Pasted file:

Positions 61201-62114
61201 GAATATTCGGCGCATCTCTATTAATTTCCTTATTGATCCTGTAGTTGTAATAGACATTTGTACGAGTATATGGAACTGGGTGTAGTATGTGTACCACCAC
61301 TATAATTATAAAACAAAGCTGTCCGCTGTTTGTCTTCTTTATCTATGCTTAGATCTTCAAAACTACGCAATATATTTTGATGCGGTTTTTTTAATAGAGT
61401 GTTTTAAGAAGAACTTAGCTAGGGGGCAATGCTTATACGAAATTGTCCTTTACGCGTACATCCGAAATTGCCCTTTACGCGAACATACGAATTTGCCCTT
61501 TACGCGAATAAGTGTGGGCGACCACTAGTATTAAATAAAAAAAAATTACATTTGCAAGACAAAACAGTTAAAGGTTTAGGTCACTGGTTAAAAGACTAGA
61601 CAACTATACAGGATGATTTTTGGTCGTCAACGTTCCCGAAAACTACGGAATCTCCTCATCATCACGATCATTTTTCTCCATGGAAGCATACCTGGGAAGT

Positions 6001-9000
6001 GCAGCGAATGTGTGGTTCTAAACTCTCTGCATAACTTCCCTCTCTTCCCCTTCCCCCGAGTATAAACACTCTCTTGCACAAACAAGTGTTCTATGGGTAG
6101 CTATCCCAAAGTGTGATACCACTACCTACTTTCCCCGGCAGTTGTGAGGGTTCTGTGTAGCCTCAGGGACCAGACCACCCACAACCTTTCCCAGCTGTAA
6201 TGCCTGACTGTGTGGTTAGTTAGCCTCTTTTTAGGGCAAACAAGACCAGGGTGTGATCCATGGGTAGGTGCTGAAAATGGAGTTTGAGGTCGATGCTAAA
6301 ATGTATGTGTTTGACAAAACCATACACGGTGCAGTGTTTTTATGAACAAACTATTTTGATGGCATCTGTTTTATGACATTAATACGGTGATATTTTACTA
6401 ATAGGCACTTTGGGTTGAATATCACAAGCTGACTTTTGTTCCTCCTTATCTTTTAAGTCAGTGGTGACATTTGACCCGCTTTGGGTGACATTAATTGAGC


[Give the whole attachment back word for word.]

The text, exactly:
Positions 61201-62114
61201 GAATATTCGGCGCATCTCTATTAATTTCCTTATTGATCCTGTAGTTGTAATAGACATTTGTACGAGTATATGGAACTGGGTGTAGTATGTGTACCACCAC
61301 TATAATTATAAAACAAAGCTGTCCGCTGTTTGTCTTCTTTATCTATGCTTAGATCTTCAAAACTACGCAATATATTTTGATGCGGTTTTTTTAATAGAGT
61401 GTTTTAAGAAGAACTTAGCTAGGGGGCAATGCTTATACGAAATTGTCCTTTACGCGTACATCCGAAATTGCCCTTTACGCGAACATACGAATTTGCCCTT
61501 TACGCGAATAAGTGTGGGCGACCACTAGTATTAAATAAAAAAAAATTACATTTGCAAGACAAAACAGTTAAAGGTTTAGGTCACTGGTTAAAAGACTAGA
61601 CAACTATACAGGATGATTTTTGGTCGTCAACGTTCCCGAAAACTACGGAATCTCCTCATCATCACGATCATTTTTCTCCATGGAAGCATACCTGGGAAGT

Positions 6001-9000
6001 GCAGCGAATGTGTGGTTCTAAACTCTCTGCATAACTTCCCTCTCTTCCCCTTCCCCCGAGTATAAACACTCTCTTGCACAAACAAGTGTTCTATGGGTAG
6101 CTATCCCAAAGTGTGATACCACTACCTACTTTCCCCGGCAGTTGTGAGGGTTCTGTGTAGCCTCAGGGACCAGACCACCCACAACCTTTCCCAGCTGTAA
6201 TGCCTGACTGTGTGGTTAGTTAGCCTCTTTTTAGGGCAAACAAGACCAGGGTGTGATCCATGGGTAGGTGCTGAAAATGGAGTTTGAGGTCGATGCTAAA
6301 ATGTATGTGTTTGACAAAACCATACACGGTGCAGTGTTTTTATGAACAAACTATTTTGATGGCATCTGTTTTATGACATTAATACGGTGATATTTTACTA
6401 ATAGGCACTTTGGGTTGAATATCACAAGCTGACTTTTGTTCCTCCTTATCTTTTAAGTCAGTGGTGACATTTGACCCGCTTTGGGTGACATTAATTGAGC